On Friday there was a breakfast at nine and then a panel on the academics at Columbia that lasted until 11. I woke up and looked at the clock around 9 and decided that I could wait until August to learn about picking classes.
After breakfast at Absolute Bagel, I wandered up the street and sat in on the last few minutes of the career planning session that my cluster was about to enter. And here I managed to hear the one of the two phrases that defined the non-social part of Open House. “Guided Missile”. Basically, one of the Executives in Residence told everyone to get their shit in gear before school starts. I need to be a guided missile by the time I get to school (he later tempered this to December at the latest). His argument was that if we don’t know what we want, we’re going to get our clocks cleaned by the folks who do know what they want, who have been pursuing _______(insert career here) since day one of school.
Sometime later (a lot of the days blend together, probably because of the intensity of the experience and my alcohol consumption) Linda Meenhan said something similar. This was the second phrase that defined my “serious” time at Open House. “Columbia is not a hand-holding school. We put opportunities in front of you, and it’s up to you to take advantage of them.” Aha! This is why I didn’t get any love from Columbia, this is why I didn’t get a t-shirt months ago, and why there was no coffee mug either. Columbia is in New York, and through the school and the city, I’ll have access to just about anything that I want. But I am the one who has to go out and hustle… It’s hard out here for an admit.
Anyway, after guided missile, there was a reception with a talk given by Pete (formerly of Pete’s Wicked Ale), a CBS alum. We had a sheet listing which professors and other notables from Columbia were going to be sitting at various tables. I sat down at the table hosted by the head of the Value investing program. I later realized that Professor Greenwald was holding forth at another table-doh! The food was good, and the speech was great. I especially enjoyed his stories from Xerox (I grew up near Rochester, so this was special). After his MBA, he had to produce lots of color presentations, because Xerox had new color copiers. The bad thing was that there was no quick way to produce color originals. So you had mba grads working until the wee hours of the morning, cutting out pieces of colored plastic and gluing them onto paper to make pie charts. And then they’d just have to change them in the morning, when the boss wanted something a bit different!
We then had a student panel. The main benefit from this was when a fellow admit asked how much money we would need before we get our student loan disbursement in September. Basically, we need enough to get an apartment (three months rent) plus enough to live in New York for 2-4 weeks. Ouch! I had not thought about this.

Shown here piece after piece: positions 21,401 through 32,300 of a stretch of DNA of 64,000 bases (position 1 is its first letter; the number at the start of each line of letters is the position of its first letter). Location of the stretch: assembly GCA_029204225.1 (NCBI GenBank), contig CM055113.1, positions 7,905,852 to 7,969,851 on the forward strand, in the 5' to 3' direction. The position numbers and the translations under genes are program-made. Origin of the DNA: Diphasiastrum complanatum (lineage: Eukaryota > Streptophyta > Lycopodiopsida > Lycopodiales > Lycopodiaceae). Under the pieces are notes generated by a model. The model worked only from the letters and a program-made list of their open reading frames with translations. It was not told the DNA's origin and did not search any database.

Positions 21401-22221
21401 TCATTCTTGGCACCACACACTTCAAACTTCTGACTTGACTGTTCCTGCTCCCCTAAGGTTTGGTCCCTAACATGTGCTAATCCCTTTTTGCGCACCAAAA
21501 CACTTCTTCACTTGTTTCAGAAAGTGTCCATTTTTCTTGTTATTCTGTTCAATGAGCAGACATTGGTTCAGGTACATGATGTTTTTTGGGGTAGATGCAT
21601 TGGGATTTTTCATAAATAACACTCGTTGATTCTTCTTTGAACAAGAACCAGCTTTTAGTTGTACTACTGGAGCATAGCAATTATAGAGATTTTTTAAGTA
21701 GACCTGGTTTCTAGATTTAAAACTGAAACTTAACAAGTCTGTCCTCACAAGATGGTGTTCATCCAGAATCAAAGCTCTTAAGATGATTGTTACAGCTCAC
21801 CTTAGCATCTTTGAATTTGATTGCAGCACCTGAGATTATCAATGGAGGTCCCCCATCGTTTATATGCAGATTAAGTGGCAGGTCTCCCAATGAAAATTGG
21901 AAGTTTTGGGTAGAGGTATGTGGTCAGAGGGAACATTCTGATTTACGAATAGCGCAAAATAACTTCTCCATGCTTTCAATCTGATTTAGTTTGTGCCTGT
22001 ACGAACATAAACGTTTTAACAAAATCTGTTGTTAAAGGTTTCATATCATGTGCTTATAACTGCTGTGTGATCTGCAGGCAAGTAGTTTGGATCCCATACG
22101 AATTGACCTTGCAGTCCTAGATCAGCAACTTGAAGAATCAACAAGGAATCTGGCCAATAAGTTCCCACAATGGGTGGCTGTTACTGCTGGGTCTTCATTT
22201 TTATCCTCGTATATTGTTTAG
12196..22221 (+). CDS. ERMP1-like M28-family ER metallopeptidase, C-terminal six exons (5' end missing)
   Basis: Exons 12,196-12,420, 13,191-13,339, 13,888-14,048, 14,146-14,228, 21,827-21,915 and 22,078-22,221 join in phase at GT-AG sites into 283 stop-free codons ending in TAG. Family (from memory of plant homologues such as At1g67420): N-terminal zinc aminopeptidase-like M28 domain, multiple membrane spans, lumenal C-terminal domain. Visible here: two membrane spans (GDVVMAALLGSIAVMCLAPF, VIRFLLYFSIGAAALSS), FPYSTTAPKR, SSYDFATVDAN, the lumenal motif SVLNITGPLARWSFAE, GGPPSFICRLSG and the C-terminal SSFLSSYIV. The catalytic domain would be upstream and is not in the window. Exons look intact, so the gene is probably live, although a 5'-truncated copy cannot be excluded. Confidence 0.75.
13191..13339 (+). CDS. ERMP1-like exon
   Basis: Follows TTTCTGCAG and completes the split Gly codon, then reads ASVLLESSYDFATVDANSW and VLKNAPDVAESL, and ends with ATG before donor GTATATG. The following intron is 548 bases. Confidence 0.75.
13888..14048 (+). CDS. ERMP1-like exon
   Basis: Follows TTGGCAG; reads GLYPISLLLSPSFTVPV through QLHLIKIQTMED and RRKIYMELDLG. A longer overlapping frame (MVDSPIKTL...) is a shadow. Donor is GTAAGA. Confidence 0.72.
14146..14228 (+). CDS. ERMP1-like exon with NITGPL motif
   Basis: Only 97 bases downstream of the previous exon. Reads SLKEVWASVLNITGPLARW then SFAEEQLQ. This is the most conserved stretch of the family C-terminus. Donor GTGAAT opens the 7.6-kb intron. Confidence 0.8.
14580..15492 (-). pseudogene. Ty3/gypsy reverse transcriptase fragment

The club fair lasted approximately 10 minutes, or else I spent too much time talking to people. Whatever, I never found half of the tables I was looking for before a group of us went down to Bloomingdales. There was a speech, good white wine, and pleasant hors d’oeuvres, and sofas that had been set below heat lamps. Ok, they were halogen track lights, but I sat directly in the path of one of those death rays, and may have gotten a tan. I noticed that the only food that was making it to me was cucumber slices with some shredded carrot, so I swung into action. I found several fellow DC admits standing in the path of the food, which came from several directions, but had to run through a gauntlet just outside the natuzzi area. My diet improved immediately.
The next stop was Bliss, a bar where the NYC admits who had organized Social on Wednesday had gotten us open bar for the not so cheap price of $50. I got to the bar and was told that there were no martinis, no caipirnhas, and no mohitos. So I began to order long island ice teas. Later I went to a club called Show. I danced, and had a good time, but perhaps because of my previous libations, I don’t have anything else to report.
I spent Saturday convalescing. I didn’t make it out to the happy hour, and from what I heard, people went to either Friday night, or Saturday. If anyone went to both, I imagine that it’s the guy who was still talking to the Irish women when I left Social on Wednesday.
Sunday morning there was a brunch in the lower east side, again organized by one of our amazing NYC admits. I had a great time, talking to some people who I felt that I knew well, and others whom I had somehow managed to miss over the preceding days. One guy has already quit work, was leaving for Russia, and wants to start a Rock, Paper, Scissors club at Columbia. Apparently there’s a national organization for this-RPS!?! After brunch I had a lovely walk down to a Chinatown bus, where my Columbia Open House adventure ended.